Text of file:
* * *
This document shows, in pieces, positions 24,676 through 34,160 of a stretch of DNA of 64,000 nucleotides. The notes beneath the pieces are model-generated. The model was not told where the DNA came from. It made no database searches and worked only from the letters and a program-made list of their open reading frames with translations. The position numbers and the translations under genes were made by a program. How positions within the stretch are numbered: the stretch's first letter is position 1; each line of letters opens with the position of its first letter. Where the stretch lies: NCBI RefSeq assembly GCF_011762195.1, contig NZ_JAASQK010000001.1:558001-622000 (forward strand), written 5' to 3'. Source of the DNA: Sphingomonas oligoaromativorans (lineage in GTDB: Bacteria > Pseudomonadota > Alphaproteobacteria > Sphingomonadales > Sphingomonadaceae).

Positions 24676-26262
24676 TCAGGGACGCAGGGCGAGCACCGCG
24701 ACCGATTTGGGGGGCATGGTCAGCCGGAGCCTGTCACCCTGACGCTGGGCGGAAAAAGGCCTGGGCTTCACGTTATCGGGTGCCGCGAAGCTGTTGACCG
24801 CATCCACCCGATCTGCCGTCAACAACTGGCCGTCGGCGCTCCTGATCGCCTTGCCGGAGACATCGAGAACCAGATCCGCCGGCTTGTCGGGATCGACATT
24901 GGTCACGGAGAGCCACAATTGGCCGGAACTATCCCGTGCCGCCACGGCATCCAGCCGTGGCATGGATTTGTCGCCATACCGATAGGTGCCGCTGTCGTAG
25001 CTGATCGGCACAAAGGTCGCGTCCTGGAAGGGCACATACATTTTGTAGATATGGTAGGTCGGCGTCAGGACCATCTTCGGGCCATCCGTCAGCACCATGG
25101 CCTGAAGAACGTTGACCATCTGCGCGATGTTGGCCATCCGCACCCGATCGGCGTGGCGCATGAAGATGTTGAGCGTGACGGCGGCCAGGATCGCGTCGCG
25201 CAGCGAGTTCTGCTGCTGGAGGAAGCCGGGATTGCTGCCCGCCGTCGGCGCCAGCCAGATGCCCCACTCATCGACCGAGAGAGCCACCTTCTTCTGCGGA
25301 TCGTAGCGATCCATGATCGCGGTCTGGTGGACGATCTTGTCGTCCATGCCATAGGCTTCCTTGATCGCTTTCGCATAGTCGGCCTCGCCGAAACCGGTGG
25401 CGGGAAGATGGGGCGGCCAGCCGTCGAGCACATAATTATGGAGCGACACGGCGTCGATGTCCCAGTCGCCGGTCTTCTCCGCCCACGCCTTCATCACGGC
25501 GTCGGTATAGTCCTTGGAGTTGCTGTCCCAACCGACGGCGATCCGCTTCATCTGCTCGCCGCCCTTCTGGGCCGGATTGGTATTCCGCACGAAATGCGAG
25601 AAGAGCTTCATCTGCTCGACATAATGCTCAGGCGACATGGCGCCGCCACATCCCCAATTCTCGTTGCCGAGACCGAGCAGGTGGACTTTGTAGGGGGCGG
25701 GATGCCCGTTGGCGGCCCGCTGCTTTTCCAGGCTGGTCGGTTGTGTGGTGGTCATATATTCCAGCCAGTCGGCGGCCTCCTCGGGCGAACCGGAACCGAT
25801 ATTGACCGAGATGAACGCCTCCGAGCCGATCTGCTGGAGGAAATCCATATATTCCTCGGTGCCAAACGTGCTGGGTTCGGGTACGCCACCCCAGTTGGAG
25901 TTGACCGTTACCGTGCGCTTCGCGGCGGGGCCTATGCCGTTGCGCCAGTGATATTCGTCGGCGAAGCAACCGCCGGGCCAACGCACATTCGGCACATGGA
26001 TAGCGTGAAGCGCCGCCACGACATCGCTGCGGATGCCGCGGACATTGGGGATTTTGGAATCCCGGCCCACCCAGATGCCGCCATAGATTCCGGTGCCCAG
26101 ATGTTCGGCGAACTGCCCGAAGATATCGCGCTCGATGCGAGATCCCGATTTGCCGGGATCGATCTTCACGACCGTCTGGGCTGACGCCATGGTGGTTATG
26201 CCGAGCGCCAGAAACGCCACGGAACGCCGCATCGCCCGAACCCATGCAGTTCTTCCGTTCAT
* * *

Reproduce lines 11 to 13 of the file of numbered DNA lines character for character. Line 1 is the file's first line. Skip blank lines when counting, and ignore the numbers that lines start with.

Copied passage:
25401 CGGGAAGATGGGGCGGCCAGCCGTCGAGCACATAATTATGGAGCGACACGGCGTCGATGTCCCAGTCGCCGGTCTTCTCCGCCCACGCCTTCATCACGGC
25501 GTCGGTATAGTCCTTGGAGTTGCTGTCCCAACCGACGGCGATCCGCTTCATCTGCTCGCCGCCCTTCTGGGCCGGATTGGTATTCCGCACGAAATGCGAG
25601 AAGAGCTTCATCTGCTCGACATAATGCTCAGGCGACATGGCGCCGCCACATCCCCAATTCTCGTTGCCGAGACCGAGCAGGTGGACTTTGTAGGGGGCGG